On January 18, 1963, Hugh Gaitskell, a leader of the British Labour Party, died at the age of 57. Gaitskell was opposed to the policv of his party favoring unilateral nuclear disarmement. At the time Gaitskell was likely to become the next prime minister of Great Britain.
Many people (including my "left-wing" friend Mark Howell, who was living in Britain at the time) believe the KGB killed Gaitskell.
If in fact the KGB killed the likely prime minister of Great Britain in 1963, this, I believe, adds some support to the theory that the KGB killed Kennedy. At a minimum, it shows that the KGB was willing to assassinate world leaders. Granted, Gaitskell was not yet a foreign "head of state" but he most likely would have become one but for his premature death.
The story that Hugh Gaitskell was murdered by the KGB was first put forward by Peter Wright in Spycatcher (1987):
Much has been written about Harold Wilson and MI5, some of it wildly inaccurate. But as far as I am concerned, the story started with the premature death of Hugh Gaitskell in 1963. Gaitskell was Wilson's predecessor as Leader of the Labour Party. I knew him personally and admired him greatly. I had met him and his family at the Blackwater Sailing Club, and I recall about a month before he died he told me that he was going to Russia.
After he died his doctor got in touch with MI5 and asked to see somebody from the Service. Arthur Martin, as the head of Russian Counterespionage, went to see him. The doctor explained that he was disturbed by the manner of Gaitskell's death. He said that Gaitskell had died of a disease called lupus disseminata, which attacks the body's organs. He said that it was rare in temperate climates and that there was no evidence that Gaitskell had been anywhere recently where he could have contracted the disease.
Arthur Martin suggested that I should go to Porton Down, the chemical and microbiological laboratory for the Ministry of Defense. I went to see the chief doctor in the chemical warfare laboratory. Dr. Ladell, and asked his advice. He said that nobody knew how one contracted lupus. There was some suspicion that it might be a form of fungus and he did hot have the foggiest idea how one would infect somebody with the disease. I came back and made my report in these terms.
The next development was that Golitsin told us quite independently that during the last few years of his service he had had some contacts with Department 13, which was known as the Department of Wet Affairs in the KGB. This department was responsible for organizing assassinations. He said that just before he left he knew that the KGB were planning a high-level political assassination in Europe in order to get their man into the top place. He did not know which country it was planned in but he pointed out that the chief of Department 13 was a man called General Rodin, who had been in Britain for many years and had just returned on promotion to take up the job, so he would have had good knowledge of the political scene in England.
Wright also explains why the Soviet Union wanted Gaitskell dead. His replacement, Harold Wilson, was a KGB agent. In 1963 the Conservative government was unpopular. It looked like that the Labour Party would win the next election. The establishment was not concerned by this as Gaitskell was on the right of the party. However, when Gaitskell died, Wilson became the new leader.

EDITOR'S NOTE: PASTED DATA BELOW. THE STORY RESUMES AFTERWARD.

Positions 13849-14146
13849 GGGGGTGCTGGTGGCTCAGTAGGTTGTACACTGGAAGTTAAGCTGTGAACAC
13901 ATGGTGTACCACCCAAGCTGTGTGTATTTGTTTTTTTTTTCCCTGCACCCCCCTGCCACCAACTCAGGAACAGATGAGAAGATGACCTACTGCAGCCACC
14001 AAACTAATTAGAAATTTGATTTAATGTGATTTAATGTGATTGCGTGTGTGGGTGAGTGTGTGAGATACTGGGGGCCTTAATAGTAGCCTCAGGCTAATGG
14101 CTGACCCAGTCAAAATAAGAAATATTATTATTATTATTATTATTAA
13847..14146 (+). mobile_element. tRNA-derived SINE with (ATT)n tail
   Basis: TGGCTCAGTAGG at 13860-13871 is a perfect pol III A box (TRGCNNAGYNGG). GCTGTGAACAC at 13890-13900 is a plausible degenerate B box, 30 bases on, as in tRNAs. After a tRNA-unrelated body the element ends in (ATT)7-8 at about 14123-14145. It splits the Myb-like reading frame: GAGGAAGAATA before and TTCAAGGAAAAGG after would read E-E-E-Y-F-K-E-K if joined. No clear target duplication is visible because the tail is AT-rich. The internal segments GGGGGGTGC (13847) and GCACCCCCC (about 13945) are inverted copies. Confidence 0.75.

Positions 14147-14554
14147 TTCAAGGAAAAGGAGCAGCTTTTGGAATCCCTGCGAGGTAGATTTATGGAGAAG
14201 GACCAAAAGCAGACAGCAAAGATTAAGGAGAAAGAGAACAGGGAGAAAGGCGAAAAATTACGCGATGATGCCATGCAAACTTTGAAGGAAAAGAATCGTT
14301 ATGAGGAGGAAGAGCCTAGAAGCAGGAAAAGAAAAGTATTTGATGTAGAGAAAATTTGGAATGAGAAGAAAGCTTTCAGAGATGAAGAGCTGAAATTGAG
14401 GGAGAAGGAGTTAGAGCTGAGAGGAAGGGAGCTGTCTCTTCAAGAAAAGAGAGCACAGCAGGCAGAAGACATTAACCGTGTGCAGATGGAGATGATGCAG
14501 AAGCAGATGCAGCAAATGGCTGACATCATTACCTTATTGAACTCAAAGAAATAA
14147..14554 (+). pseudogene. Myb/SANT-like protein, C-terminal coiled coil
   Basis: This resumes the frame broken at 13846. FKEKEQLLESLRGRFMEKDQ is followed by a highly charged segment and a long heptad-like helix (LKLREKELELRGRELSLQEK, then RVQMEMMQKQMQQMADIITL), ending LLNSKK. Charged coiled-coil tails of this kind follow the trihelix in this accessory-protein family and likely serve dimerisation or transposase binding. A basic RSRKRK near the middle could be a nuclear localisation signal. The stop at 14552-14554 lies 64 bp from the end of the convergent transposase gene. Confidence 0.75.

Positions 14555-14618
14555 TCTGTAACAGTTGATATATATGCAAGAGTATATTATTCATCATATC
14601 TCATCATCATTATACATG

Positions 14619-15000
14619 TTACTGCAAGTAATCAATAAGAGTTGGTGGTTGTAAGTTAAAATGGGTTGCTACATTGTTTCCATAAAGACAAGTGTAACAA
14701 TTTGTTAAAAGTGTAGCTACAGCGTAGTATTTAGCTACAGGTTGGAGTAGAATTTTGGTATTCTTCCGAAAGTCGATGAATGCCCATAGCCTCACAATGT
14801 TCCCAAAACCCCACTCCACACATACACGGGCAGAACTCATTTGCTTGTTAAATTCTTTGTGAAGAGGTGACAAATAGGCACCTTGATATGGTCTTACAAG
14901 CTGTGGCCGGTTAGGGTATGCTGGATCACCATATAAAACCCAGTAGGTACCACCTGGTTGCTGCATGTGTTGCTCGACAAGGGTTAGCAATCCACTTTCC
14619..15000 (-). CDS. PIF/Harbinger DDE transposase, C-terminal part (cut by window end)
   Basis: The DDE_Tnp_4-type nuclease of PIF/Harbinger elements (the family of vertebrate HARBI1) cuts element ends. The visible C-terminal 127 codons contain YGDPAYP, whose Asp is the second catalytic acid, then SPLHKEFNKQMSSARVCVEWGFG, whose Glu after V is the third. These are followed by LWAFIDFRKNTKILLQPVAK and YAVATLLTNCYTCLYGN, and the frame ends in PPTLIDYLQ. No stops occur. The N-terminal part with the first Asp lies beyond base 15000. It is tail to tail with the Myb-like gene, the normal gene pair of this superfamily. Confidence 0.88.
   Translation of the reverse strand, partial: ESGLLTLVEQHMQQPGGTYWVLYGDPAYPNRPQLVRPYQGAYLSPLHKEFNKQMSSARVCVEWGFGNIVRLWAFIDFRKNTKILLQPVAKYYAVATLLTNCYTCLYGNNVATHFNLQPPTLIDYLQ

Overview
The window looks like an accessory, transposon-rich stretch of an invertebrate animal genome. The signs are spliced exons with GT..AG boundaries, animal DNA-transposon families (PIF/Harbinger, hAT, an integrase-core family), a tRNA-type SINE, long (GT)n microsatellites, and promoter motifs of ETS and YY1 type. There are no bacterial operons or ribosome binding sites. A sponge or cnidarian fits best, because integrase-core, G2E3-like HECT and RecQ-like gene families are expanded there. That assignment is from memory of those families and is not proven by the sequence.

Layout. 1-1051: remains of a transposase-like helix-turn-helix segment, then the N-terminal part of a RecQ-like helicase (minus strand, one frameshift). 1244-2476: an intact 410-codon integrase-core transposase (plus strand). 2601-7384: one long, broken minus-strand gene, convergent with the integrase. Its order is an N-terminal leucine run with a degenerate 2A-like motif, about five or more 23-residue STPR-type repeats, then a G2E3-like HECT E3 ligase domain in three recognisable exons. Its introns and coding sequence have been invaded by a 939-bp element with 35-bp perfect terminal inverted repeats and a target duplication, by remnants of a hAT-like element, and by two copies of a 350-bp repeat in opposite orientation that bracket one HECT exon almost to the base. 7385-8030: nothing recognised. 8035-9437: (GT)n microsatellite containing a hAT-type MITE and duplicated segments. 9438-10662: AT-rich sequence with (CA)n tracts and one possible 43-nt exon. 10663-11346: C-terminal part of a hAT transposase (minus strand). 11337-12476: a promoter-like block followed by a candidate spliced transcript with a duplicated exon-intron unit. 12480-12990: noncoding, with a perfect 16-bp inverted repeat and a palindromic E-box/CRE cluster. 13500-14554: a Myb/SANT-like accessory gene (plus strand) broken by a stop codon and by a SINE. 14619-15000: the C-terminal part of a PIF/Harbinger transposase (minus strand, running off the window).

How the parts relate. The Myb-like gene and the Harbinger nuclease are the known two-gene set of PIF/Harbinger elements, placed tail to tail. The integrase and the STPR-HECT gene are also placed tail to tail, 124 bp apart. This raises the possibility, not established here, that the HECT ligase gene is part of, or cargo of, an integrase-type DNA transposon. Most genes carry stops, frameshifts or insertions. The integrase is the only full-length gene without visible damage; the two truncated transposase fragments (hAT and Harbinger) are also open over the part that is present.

There are several problems with Wright’s theory. After Gaitskell died, it was expected that George Brown or James Callaghan would become the new leader. Brown and Callaghan both held similar views to Gaitskell. However, Brown and Callaghan split the right-wing vote and Wilson, who held centrist views, was chosen in order to unite the party (he had been on the left in his youth but he had long abandoned those views).
Wilson won the General Election in 1964. I had a lot of media contacts and during the next couple of years I heard several rumours that Wilson was a KGB agent. I also heard other rumours that their was a right-wing conspiracy within MI5 who were involved in a smear campaign against Wilson. We now know that the second of these rumours was true.
In 1968 right-wing conspirators in MI5 attempted to organize a political coup. The man selected to become the next prime minister was Cecil King, the chairman of International Publishing Corporation. The choice is very interesting. King’s company was the publisher of the Daily Mirror, the UK’s largest circulation newspaper at the time. It was a strong supporter of the Labour Party. King was thought of as a left of centre figure. However, in reality he held right-wing views. He in fact held his position as a result of his family. His mother was the sister of Lord Northcliffe and Lord Rothermere. These were the press barons who supported Adolf Hitler and the British fascists in the 1930s. It it possible that the UK had its own version of Operation Mockingbird.
However, the MI5, like the CIA, was deeply divided in the 1960s. There were some who held left-wing views. It was probably those figures who leaked stories of this conspiracy and it was Cecil King who was forced to resign in 1968.
Was there a KGB conspiracy to kill Hugh Gaitskell? Maybe. Some left-wing historians have claimed that Gaitskell was a CIA asset. Was that a reason he was killed?
Was Harold Wilson a KGB agent. Highly unlikely. There is nothing in his record as prime minister (1964-70 and 1974-76) that suggested he followed pro-KGB policies. However, to those on the far-right, Wilson was a dangerous left-winger who introduced what they consider to have been socialist policies. One thing is certain, he was definitely more left-wing than Tony Blair. Of course, there are some people who think he, like Gaitskell before him, is a CIA asset.